By Anthony Diosdi
“U.S. persons” have a legal duty to file an FBAR (FinCEN Form 114, previously known as Form TD F 90-22.1) to disclose an interest in a foreign financial account if the “aggregate value” of the account(s) exceeds $10,000 “at any time during the calendar year.” A “U.S.” person means a U.S. citizen, U.S. resident (green card holder or an alien residing in the United States), corporations, partnerships, or limited liability companies created or organized in the United States or under the laws of the United States; and trusts or estates formed under the laws of the United States.
The definition of “financial account” in a foreign country can be difficult to understand. For FBAR reporting purposes, a “financial account” that must be disclosed on an FBAR includes the following:
1) securities, brokerage, savings, demand, checking, deposit, time deposit, or other account maintained with a financial institution.
2) a financial account also includes a commodity futures or options account, an insurance policy with a cash value (such as a whole life insurance policy), pension fund or retirement accounts, an annuity policy with a cash value, and shares in a mutual fund or similar pooled fund.
In general, an individual has a “financial interest” and thus an FBAR reporting requirement if he or she is the owner of record or if the holder of the foreign account is a person acting as an agent, nominee, attorney, or otherwise a person acting on behalf of a U.S. person with respect to the foreign account. These reporting requirements do properly address whether or not the holder of cryptocurrencies on a foreign cryptocurrency exchange (e.g., Xap.com or Binance.com) or a foreign wallet service provider (e.g., Blckchain.com) is required to report these account(s) on an FBAR. This is because the government is having difficulty defining cryptocurrency.
The Internal Revenue Service (“IRS”) defines cryptocurrency as “property.” On the other hand, the Securities Exchange Commission’s (“SEC”) classifies cryptocurrency, in certain circumstances, as a “security.” Finally, the Commodity Futures Trading Commission’s (“CFTC”) has stated that cryptocurrency is a “commodity.” This tension between various government agencies is problem when determining whether or not to disclose foreign cryptocurrency on an FBAR. As discussed above, the IRS defines cryptocurrency as “property.” If cryptocurrency, in particular foreign cryptocurrency, is defined as property, it is not necessary to disclose it on an FBAR. However, if foreign cryptocurrency can be classified as a “security” or a “commodity,” the cryptocurrency must be disclosed on an FBAR.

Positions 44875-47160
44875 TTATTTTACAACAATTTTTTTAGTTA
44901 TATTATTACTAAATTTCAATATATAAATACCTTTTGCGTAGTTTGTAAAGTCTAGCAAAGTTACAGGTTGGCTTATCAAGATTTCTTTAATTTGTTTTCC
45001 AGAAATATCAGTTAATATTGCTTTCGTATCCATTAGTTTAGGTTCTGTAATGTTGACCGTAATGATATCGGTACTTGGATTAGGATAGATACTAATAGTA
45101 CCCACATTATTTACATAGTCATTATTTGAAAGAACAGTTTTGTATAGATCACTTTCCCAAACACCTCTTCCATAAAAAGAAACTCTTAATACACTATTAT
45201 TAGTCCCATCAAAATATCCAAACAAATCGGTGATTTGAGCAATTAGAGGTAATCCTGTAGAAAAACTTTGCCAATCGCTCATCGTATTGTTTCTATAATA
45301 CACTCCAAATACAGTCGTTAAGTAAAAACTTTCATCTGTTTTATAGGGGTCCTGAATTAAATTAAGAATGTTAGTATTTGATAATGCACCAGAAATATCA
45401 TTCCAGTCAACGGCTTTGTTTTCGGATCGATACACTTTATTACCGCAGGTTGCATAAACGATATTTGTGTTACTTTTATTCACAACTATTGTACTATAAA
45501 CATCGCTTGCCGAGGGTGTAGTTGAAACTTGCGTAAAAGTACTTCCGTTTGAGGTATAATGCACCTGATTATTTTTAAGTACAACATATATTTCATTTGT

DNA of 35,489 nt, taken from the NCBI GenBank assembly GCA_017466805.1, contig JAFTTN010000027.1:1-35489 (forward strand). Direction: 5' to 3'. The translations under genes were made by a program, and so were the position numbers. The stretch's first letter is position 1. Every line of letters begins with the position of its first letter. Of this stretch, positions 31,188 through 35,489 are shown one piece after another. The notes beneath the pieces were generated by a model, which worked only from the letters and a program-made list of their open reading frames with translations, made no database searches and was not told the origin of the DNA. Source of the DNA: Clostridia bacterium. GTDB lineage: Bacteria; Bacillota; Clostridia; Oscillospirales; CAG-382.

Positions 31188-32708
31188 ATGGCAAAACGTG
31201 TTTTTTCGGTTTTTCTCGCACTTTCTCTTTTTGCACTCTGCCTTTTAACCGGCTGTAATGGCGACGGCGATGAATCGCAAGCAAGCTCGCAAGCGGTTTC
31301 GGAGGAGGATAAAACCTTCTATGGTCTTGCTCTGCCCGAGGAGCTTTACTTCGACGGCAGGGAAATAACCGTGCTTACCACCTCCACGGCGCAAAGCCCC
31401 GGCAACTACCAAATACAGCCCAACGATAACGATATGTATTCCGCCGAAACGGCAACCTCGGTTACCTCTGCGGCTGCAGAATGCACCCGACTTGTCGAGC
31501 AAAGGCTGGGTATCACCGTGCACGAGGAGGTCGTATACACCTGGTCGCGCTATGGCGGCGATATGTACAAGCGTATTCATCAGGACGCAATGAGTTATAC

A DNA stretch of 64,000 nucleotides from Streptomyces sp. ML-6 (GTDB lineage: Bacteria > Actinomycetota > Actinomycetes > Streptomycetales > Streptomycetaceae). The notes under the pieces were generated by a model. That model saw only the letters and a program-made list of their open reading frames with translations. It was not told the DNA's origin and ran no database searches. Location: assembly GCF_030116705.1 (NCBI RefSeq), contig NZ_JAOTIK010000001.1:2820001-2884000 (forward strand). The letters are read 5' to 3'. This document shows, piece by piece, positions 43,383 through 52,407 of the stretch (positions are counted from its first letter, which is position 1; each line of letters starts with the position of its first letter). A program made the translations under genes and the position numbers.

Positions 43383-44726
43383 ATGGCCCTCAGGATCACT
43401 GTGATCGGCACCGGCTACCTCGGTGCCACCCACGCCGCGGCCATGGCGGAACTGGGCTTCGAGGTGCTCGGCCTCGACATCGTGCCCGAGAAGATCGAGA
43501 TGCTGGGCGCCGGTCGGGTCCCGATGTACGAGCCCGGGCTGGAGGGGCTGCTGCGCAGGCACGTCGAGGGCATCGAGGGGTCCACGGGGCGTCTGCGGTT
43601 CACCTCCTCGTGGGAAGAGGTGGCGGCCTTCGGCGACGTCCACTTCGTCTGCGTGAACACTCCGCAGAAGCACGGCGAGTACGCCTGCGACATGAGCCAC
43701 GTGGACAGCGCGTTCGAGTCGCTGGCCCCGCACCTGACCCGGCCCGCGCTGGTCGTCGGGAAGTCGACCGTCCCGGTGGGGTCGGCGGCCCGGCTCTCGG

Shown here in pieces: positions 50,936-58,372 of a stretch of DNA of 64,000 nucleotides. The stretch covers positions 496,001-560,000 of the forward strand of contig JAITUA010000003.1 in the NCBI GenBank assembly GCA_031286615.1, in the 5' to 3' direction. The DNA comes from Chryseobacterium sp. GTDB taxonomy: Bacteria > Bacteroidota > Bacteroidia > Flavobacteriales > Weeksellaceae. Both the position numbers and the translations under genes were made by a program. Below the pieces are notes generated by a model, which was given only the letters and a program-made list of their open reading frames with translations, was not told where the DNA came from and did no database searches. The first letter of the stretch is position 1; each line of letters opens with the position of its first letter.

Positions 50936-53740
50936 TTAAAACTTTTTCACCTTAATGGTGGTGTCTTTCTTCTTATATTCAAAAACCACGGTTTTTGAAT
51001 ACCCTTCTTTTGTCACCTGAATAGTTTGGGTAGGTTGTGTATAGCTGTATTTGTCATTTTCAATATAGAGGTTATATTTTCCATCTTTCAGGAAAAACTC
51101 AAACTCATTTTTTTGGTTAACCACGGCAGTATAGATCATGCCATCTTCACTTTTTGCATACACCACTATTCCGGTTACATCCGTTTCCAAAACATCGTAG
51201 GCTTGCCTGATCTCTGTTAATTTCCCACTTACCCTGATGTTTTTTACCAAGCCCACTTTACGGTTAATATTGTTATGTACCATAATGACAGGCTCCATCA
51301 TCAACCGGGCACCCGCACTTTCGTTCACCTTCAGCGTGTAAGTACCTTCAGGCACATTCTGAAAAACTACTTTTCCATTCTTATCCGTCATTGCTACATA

Even if cryptocurrency held on a foreign exchange can be classified as “property,” it does not mean the cryptocurrency will not need to be disclosed on an FBAR. That depends on the method the cryptocurrency is held. If the cryptocurrency is maintained by a foreign wallet service provider, the foreign wallet service provider could be classified as a foreign financial institution for FBAR reporting purposes. This type of arrangement could trigger an FBAR reporting requirement. Under the current IRS definition of digital currency, cryptocurrency that is held directly by a U.S. person will not likely result in an FBAR reporting requirement. However, as discussed above, cryptocurrency held through a foreign wallet service provider may result in FBAR reporting requirement.
Foreign Cryptocurrency and Form 8939
Although U.S. persons that hold foreign cryptocurrency may not have an obligation to disclose the cryptocurrency on an FBAR, U.S. persons holding foreign cryptocurrency may have an obligation to disclose the cryptocurrency on a Form 8938. As a general background, U.S. persons with an interest in a “specified foreign financial asset” during a taxable year must attach to their tax returns a Form 8938 if the aggregate value of all such assets is greater than $50,000. The following are examples of specified foreign financial assets:
1) Financial accounts held at foreign financial institutions.
2) Foreign stock or securities held in a financial account at a foreign financial institution.
3) Foreign stocks or securties.
4) Foreign mutual funds.
5) Foreign accounts and foreign non-account investment assets held by foreign or domestic grantor trust.
6) Foreign issued life insurance or annuity contract with a cash value.
7) Foreign hedge funds and foreign private equity funds.
U.S. persons must report “specified financial assets” on Form 8938 with their annual income tax returns. See IRC Section 6038D and Treas. Reg. Section 1.6038D-0. The financial assets that must be reported on Form 8938 are broader than what is required to be reported on an FBAR, and include other categories, “any financial account…maintained by a foreign financial institution” and “any interest in a foreign entity.” See Instructions for Form 8938, Parts I and V, https:www.irs.gov/pub/irs-pdf/i8938. Under these rules, a U.S. person who holds cryptocurrencies on a foreign exchange and/or a U.S. person that holds cryptocurrencies in an offshore wallet may be required to report the cryptocurrencies on Form 8938.
Diosdi Ching & Liu, LLP represents clients in a wide variety of international tax planning and tax controversy cases.
Anthony Diosdi is a partner and attorney at Diosdi Ching & Liu, LLP, located in San Francisco, California. Diosdi Ching & Liu, LLP also has offices in Pleasanton, California and Fort Lauderdale, Florida. Anthony Diosdi represents clients in federal tax controversy matters and federal white-collar criminal defense throughout the United States. Anthony Diosdi may be reached at 415.318.3990 or by email: firstname.lastname@example.org.
This article is not legal or tax advice. If you are in need of legal or tax advice, you should immediately consult a licensed attorney.